His parents, Neil and Dorothy, from Aberdeen, are unconvinced about the reasons given for his death on the French-registered vessel.
The French authorities have agreed to allow an inquiry, which is to be held in Montpellier. The MacLean family said they wanted the French to take steps to locate the yacht, the Correlation.
It was allowed to leave Aden, in Yemen, where Mr MacLean's death was reported to the British consul-general by the French skipper, Philippe Sorel. It is not expected in Port-St Louis-du-Rhone until next month and the French do not seem to know where it is, Neil MacLean said. "This is not acceptable ... given that the French released the boat in the first place. They now find themselves in the embarrassing position where they appear to have lost the boat altogether."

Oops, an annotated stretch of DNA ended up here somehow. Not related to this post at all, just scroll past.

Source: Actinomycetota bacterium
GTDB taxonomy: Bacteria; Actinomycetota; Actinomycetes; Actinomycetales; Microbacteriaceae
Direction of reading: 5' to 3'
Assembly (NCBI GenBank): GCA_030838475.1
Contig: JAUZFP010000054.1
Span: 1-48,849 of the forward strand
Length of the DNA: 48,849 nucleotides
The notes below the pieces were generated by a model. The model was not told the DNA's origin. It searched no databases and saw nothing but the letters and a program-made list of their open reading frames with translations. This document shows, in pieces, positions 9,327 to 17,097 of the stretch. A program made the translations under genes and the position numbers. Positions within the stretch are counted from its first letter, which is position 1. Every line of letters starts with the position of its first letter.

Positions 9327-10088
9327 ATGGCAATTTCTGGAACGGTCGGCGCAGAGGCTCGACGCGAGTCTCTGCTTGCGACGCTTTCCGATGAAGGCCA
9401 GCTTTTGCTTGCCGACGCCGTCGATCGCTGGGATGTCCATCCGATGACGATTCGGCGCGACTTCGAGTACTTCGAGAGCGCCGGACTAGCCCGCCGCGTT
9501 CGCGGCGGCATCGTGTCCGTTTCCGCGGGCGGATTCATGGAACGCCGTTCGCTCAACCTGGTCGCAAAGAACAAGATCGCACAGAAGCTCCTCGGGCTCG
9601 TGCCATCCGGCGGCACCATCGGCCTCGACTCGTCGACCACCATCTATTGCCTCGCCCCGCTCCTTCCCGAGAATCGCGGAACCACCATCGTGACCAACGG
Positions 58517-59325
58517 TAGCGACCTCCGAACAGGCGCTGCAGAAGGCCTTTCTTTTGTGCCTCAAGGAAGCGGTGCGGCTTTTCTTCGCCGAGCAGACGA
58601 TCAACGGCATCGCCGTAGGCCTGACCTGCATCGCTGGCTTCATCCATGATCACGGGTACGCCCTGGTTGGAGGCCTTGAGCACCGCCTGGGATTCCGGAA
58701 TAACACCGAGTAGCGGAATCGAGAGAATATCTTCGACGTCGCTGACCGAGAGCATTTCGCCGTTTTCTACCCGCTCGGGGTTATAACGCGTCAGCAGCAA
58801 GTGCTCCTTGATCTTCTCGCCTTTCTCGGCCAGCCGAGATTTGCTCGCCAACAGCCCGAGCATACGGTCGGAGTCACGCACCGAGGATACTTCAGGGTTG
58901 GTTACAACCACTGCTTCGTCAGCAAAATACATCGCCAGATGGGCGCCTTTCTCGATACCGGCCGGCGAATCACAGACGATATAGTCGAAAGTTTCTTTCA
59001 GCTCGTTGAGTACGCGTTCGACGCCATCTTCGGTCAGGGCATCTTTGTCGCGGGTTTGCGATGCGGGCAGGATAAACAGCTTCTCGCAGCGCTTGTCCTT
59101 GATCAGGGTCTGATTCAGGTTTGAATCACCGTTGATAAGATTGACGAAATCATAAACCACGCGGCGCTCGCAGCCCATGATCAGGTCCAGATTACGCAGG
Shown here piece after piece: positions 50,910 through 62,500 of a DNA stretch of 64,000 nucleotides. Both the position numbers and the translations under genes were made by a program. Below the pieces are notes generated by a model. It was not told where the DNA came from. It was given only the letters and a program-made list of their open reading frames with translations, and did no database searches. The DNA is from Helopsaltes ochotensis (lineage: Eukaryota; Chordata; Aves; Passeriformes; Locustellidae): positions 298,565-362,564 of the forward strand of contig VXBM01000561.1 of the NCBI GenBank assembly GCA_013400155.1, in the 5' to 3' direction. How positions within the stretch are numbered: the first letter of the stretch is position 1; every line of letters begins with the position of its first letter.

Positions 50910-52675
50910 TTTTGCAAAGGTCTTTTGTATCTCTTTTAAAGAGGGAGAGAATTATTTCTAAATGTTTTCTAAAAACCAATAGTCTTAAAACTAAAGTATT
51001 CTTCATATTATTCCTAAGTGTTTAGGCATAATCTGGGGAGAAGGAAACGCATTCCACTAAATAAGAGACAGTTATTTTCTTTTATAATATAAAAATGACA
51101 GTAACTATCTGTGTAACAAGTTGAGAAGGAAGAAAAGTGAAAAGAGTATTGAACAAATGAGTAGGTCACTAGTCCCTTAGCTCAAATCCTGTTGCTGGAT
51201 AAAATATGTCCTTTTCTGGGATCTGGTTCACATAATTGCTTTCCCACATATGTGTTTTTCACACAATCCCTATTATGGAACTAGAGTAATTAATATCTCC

After the death was reported, Mr Sorel phoned Neil MacLean to plead his innocence. He said Alan was his best friend and that he died after trying to defend himself with a didgeridoo.
But the MacLean family said his comments raised more questions than they answered. Mr Sorel said that after the pirates boarded he and the other crew member locked themselves in the hold. He had to bury Alan at sea because of the heat. He reported the attack five days after the killing.
Neil MacLean, who was in the Royal Navy, said he had seen pirates at work and had never known them to leave witnesses. He found it strange that the other two people on board the boat, the skipper and a woman, had been left alive and apparently uninjured.
Robin Cook, the Foreign Secretary, expressed concern about the case and Interpol has been involved. Britain later formally asked the French government to launch an investigation.Reuse content